Understanding the function of CD1-restricted T cells

Abstract

CD1 molecules bind foreign lipid antigens as they survey the endosomal compartments of infected antigen-presenting cells. Unlike T cells that recognize CD1-restricted foreign lipids, CD1-restricted T cells that are self-antigen–reactive function as 'auto-effectors' that are rapidly stimulated to carry out helper and effector functions upon interaction with CD1-expressing antigen-presenting cells. The functional distinctions between subsets of CD1-restricted T cells, and the pathways by which these cells both influence the inflammatory and tolerogenic effects of dendritic cells and activate natural killer cells and other lymphocytes, provide insight into how CD1-restricted T cells regulate antimicrobial responses, antitumor immunity and the balance between tolerance and autoimmunity.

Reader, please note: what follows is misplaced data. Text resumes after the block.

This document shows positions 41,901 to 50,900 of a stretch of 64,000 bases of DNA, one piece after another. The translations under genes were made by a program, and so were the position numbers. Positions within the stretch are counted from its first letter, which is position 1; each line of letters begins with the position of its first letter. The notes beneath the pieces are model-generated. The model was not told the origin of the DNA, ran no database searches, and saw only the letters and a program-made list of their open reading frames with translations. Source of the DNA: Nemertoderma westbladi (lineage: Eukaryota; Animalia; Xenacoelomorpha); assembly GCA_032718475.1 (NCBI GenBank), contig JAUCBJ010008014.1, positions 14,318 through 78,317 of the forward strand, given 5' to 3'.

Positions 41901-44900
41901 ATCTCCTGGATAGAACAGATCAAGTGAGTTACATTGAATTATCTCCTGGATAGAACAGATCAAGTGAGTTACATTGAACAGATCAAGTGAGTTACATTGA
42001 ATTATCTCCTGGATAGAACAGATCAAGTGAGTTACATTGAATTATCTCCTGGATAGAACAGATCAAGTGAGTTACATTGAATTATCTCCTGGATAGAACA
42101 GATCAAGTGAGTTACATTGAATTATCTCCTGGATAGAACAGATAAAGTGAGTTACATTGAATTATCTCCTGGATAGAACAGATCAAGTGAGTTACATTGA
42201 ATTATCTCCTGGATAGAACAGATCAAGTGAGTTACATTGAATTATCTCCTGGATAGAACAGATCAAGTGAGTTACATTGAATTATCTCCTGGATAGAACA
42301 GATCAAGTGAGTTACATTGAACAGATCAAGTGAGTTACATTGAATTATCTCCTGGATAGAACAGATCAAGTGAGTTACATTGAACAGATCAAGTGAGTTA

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Figure 1: Crystal structure of human CD1b with bound phosphatidyl inositol.
Figure 2: T cell–mediated DC 'instruction'.
Figure 3: Effects of foreign antigen and α-GalCer recognition.

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Acknowledgements

We thank C. Dascher for help with figures. This work was supported by the Arthritis Foundation (M.S.V.), the Charles A. King Trust of the Medical Foundation (J.E.G.) and grants R21AR48037 (M.S.V.) and R37AI29873 (M.B.B.) from the US National Institutes of Health.

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Correspondence to Michael B Brenner.

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Vincent, M., Gumperz, J. & Brenner, M. Understanding the function of CD1-restricted T cells. Nat Immunol 4, 517–523 (2003). https://doi.org/10.1038/ni0603-517

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